Muve'ing On Up:
-- Cricket's Muve Music subscription service doesn't get the media attention of its peers, but it has surpassed 250,000 subscribers and appears to paying dividends for the mobile carrier. Cricket parent company Leap Wireless revealed the latest milestone and other details in the third quarter earnings it released Tuesday.
Muve's announcement of the 250,000 milestone comes just two months after it announced reaching 200,000 subscribers and roughly four months after news broke that it surpassed the 100,000 mark. Cricket launched Muve in late March. Based on numbers from sources and media reports, Billboard.biz estimates Muve ranks behind Spotify but ahead of Rdio and Mog.
Muve differs from its peers, however. Cricket, a provider of a pay-as-you-go mobile plan, bundles the unlimited music subscription into a $65-per-month package that includes unlimited talk, text and web plans. The cost of the smartphone is separate.
Achieving a quarter of a million subscribers is just part of Muve's story. The numbers released Tuesday indicate the subscription service is having the type of impact people have hoped subscription services can deliver: average revenue per user (ARPU) is up and churn is down. Cricket's ARPU in the third quarter increased to $41.75 per month, up 2.7 percent from Q2 and 11.1 percent year-over-year, which the company attributes to "the adoption of smartphones and Muve Music devices and related service plans by a third of our voice customers." Churn, which represents the subscribers who leave a service in a given time period, decreased 1.8 percentage points to 3.4 percent in the quarter.
Muve has gone relatively unnoticed in 2011 - by everyone but rights holders who have noticed the service take off. Newcomers Spotify, Mog and Rdio get more media attention; rare is the tech blog that mentions Cricket or Muve.
But Muve is proving a concept that subscription music can be a viable value-add service to telecom customers. To a mobile provider or ISP, the value in a subscription service is not just the revenue the service directly generates. A music service can also provide value by helping the telecom retain customers. Churn is expensive because a company must incur the costs of attracting and signing up new customers to replace them. Keeping a customer tends to be cheaper than getting a new one. And value-added services attract customers to more expensive levels of service. Nearly half of all new handset sales in Q3 were for smartphones and Muve Music devices. With the transition from feature phones to smartphones comes more expensive service plans.
To hear more about how Cricket has built Muve, watch Jeff Toig, VP/General Manager at Muve Music, give a presentation titled "Muve Music's Unique Approach To Product & Business Model Innovation" at Billboard's FutureSound Conference. The event will be held at Terra in San Francisco on November 17 and 18. Click here for registration information.
( Press release)
Information Wants To Be Free Rebuttal: The NY Times & Coldplay Model
-- It seems appropriate to discuss the latest New York Times subscription numbers on the same day the SoundScan figures for Coldplay's new album were released. Both items show that people will pay for content even though much of today's thought leadership tells content owners to offer far less restricted access to their products online.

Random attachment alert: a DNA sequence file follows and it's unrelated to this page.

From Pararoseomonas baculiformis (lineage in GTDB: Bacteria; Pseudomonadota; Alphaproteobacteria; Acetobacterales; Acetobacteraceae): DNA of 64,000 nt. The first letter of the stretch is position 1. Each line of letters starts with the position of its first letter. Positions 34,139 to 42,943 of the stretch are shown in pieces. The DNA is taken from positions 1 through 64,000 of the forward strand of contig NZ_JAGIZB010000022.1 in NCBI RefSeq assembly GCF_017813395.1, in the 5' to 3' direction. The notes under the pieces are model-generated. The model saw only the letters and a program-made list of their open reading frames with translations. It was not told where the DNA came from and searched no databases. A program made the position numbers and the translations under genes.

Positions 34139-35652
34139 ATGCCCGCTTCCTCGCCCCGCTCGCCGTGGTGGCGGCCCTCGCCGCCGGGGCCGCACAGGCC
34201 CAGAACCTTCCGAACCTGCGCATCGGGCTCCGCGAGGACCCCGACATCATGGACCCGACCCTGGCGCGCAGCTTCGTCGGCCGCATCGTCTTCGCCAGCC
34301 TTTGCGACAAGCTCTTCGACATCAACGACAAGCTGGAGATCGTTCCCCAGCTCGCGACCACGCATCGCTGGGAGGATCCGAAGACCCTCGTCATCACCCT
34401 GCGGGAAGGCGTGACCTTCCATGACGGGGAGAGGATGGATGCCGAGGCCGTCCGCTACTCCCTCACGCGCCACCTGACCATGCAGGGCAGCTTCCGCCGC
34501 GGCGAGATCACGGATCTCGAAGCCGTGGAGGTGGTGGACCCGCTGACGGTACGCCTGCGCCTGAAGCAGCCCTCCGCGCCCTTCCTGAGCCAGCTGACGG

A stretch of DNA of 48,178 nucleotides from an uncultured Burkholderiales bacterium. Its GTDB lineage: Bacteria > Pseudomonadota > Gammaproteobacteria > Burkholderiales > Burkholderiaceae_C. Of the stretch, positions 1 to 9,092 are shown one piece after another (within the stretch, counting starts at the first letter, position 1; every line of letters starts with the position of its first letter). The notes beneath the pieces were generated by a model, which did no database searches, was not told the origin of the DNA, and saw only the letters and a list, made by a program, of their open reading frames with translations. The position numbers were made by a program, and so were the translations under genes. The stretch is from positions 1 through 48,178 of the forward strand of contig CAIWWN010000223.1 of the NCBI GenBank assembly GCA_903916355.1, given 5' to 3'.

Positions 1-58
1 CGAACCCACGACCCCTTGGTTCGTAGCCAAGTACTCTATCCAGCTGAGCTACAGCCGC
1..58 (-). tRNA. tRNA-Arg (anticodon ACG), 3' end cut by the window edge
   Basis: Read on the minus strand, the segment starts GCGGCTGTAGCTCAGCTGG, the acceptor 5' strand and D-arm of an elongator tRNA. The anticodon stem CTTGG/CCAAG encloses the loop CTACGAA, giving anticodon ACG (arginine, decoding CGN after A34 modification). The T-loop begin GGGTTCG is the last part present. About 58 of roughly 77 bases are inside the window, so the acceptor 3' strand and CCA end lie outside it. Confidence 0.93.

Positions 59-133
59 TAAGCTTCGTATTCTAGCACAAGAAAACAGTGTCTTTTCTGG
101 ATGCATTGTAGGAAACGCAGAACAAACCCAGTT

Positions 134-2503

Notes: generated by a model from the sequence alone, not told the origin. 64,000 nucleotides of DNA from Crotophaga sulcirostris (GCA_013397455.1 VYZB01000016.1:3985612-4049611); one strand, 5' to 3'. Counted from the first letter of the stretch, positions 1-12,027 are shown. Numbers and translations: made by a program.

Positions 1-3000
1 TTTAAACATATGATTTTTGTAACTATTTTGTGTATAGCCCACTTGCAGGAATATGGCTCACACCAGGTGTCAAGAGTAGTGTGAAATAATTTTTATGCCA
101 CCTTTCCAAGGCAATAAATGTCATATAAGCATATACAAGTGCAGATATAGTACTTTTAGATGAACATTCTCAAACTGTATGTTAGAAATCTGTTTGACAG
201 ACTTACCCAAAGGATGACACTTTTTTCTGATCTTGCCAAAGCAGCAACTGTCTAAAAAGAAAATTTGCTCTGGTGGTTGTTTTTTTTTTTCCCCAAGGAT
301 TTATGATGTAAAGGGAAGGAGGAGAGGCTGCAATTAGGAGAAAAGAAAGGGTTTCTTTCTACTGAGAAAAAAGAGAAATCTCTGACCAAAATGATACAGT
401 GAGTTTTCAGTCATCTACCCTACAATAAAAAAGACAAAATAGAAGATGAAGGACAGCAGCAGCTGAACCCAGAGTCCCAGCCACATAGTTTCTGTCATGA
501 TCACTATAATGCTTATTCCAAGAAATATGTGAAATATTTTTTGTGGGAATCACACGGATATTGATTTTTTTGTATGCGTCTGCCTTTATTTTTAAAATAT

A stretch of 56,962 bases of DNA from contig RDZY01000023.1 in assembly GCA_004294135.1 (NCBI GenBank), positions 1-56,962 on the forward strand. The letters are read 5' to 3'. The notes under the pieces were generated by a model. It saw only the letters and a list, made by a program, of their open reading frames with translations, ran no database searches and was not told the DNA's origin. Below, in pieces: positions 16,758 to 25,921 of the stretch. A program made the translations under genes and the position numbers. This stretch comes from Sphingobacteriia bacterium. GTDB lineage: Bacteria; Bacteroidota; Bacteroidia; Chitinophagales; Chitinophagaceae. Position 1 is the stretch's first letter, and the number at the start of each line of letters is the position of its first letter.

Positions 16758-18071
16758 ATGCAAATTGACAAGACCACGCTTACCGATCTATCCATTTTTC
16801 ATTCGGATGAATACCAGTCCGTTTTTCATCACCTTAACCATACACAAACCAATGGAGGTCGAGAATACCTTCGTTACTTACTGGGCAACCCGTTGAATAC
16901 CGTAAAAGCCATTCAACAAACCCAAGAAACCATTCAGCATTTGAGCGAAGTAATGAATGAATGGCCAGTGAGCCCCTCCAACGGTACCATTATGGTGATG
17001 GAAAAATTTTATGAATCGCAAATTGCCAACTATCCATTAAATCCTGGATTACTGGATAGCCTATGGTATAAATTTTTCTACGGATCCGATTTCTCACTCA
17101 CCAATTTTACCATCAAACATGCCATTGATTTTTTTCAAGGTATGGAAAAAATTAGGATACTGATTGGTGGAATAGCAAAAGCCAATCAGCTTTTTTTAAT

First, an asterisk: Coldplay and the New York Times are in a rare group. There are few artists or newspapers that are of such high quality, or are so popular, that they can take forceful steps to encourage consumers to buy their digital products. Not every publication is the New York Times. Not every band is Coldplay. They get to play by a different set of rules because they are incredibly popular.
But the New York Times is in a rare position, and it can make subscriptions a focal point of its digital plan (readers are given 20 free articles per month and are asked to acquire a monthly subscription thereafter). The controversial digital subscription plan, launched in March, seems to be working so far. Combined digital and print subscriptions for the six-month period ended September 30 stood at 1.2 million, up 25 percent from an average of 917,000 in period of October 2010 to March 2011.
The Times' decline in physical subscriptions was helped by an increase in digital subscriptions. Print subscriptions fell to 771,000 in the latest six-month period from 816,000 in the prior six-month period. Print subscribers get free, unlimited online access.
Similarly, Coldplay made a concerted effort to push consumers to purchase rather than stream its new album, "Mylo Xyloto." The album was not made available to subscription services in its week of release, and the official YouTube videos made clear attempts to steer people toward purchasing the album.
And the efforts appeared to have paid off. "Mylo Xyloto" debuted at #1 on the Billboard 200 with first-week sales of 447,000, according to Nielsen SoundScan. An incredible 67 percent of those sales - or 302,000 - came from digital album sales. An additional 652,000 digital tracks have been from the album. While it's difficult to say just how much Coldplay's strategy played into first-week sales, it doesn't appear to have hurt one iota.
Crowdsourcing Music Licensing
-- Crowdsourcing is everywhere these days - even music licensing. Getty Images Music has partnered to help independent musicians license their music for use in TV, films, advertisements and web production. Getty will tap into Indaba's 600,000 musician clients to fill the on-demand needs of its clients.
The first round of the partnership, called "The Hot Sound," asked Indaba's musicians to create songs in a pop style similar to songs such as LMFAO's "Party Rock Anthem" and "On the Floor" by Jennifer Lopez featuring Pitbull. Getty will add the submission to its database and shop the songs to clients.